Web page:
All cognitive functions originate in, and must therefore be explained as products of social interactions and that learning was not simply the assimilation and accumulation of new knowledge by learners; it was the process by which learners were integrated into a knowledge community (GSI, 2015, Social Constructivism).

The motivation within this learning theory is both extrinsic and intrinsic. Learning is considered a social phenomenon, so learners are motivated by the approval of the learning community but knowledge is also consciously constructed by the learner so learning also depends on the learner’s own internal drive to advance his own knowledge. In order to learn in this collaborative setting, learners must develop teamwork skills and understand that individual learning is related to group learning success.

Studies have shown that groups of four or five people are ideal. This size is effective for peer interaction which is mediated and structured by the instructor (GSI, 2015, Social Constructivism). For example, during discussion sessions, instructors can present specific topics then use directed questions. The instructor can also drive learning by introducing or explaining concepts or reference previously learned material to bridge ideas.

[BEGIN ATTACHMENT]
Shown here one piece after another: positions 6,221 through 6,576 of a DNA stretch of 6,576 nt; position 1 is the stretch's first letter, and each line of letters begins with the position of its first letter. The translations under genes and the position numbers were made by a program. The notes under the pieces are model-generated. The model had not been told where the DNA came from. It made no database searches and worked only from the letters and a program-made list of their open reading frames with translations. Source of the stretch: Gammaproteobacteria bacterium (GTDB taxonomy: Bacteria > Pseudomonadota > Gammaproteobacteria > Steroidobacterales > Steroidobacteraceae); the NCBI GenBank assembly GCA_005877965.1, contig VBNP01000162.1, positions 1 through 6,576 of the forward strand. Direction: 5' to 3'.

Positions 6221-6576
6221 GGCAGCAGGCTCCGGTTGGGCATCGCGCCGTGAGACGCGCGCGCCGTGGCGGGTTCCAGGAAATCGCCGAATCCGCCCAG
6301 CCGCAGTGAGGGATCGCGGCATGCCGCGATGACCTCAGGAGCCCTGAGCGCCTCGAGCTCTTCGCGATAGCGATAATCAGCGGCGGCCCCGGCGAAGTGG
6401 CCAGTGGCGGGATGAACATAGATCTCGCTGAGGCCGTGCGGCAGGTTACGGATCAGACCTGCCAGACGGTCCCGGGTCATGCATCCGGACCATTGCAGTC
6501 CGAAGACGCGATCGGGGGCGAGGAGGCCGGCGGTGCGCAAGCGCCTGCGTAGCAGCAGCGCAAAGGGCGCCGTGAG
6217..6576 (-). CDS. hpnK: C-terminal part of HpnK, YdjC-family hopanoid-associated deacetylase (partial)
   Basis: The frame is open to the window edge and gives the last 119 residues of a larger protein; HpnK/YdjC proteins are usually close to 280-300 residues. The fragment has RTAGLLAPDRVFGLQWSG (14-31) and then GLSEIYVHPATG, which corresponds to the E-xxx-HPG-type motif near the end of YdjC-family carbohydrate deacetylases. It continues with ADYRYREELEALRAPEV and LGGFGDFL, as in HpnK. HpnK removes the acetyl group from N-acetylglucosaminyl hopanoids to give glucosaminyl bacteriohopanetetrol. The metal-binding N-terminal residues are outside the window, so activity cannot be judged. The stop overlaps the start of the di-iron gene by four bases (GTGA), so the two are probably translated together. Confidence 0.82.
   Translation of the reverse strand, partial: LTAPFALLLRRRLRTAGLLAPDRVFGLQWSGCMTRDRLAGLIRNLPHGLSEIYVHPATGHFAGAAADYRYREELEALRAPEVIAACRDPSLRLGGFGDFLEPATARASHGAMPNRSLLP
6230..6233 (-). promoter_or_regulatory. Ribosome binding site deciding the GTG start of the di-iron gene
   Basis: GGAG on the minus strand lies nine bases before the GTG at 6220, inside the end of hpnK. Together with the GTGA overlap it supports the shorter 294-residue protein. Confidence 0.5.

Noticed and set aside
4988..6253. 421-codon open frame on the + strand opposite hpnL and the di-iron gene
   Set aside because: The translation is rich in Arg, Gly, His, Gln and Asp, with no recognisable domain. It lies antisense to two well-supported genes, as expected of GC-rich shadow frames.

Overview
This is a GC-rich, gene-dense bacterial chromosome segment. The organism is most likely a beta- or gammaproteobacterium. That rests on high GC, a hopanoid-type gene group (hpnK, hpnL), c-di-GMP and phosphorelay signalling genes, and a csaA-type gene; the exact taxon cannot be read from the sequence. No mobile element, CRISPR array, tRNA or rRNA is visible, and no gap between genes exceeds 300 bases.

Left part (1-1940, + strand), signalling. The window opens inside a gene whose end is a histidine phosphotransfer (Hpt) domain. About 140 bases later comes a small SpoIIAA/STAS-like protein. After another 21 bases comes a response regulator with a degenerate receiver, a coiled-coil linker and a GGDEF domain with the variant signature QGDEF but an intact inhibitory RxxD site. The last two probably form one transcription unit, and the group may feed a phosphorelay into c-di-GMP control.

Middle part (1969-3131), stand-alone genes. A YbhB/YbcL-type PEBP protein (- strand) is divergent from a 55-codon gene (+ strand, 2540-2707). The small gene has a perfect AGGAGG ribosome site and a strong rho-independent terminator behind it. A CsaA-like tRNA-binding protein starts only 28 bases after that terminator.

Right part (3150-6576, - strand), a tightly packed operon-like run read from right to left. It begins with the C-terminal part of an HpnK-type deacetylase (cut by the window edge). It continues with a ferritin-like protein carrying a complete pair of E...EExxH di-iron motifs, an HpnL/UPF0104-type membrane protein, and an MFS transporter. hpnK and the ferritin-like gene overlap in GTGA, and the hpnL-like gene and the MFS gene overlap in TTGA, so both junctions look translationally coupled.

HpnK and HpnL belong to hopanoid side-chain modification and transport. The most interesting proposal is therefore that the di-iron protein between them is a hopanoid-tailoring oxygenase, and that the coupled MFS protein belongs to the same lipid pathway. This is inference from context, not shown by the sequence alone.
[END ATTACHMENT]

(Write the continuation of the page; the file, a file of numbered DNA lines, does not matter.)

Embedded librarians who work collaboratively with class instructors can use this learning theory to create activities to reinforce course topics using library resources while working in groups.

Instruction Design Models

Instructional design is a versatile skill that can be applied in any industry. It is not exclusive to educational environments but is also of use in companies or hospitals or factories in the form of training and training documentation. Training is expensive but an essential part of any organization. Training uses up employees’ time and good trainers demand equivalent compensation. Therefore, instruction that can be delivered in the most effective and efficient manner, and ensure that it meets the needs of the learners, is highly desirable.  For this section, I will discuss two of the most prominent ID models.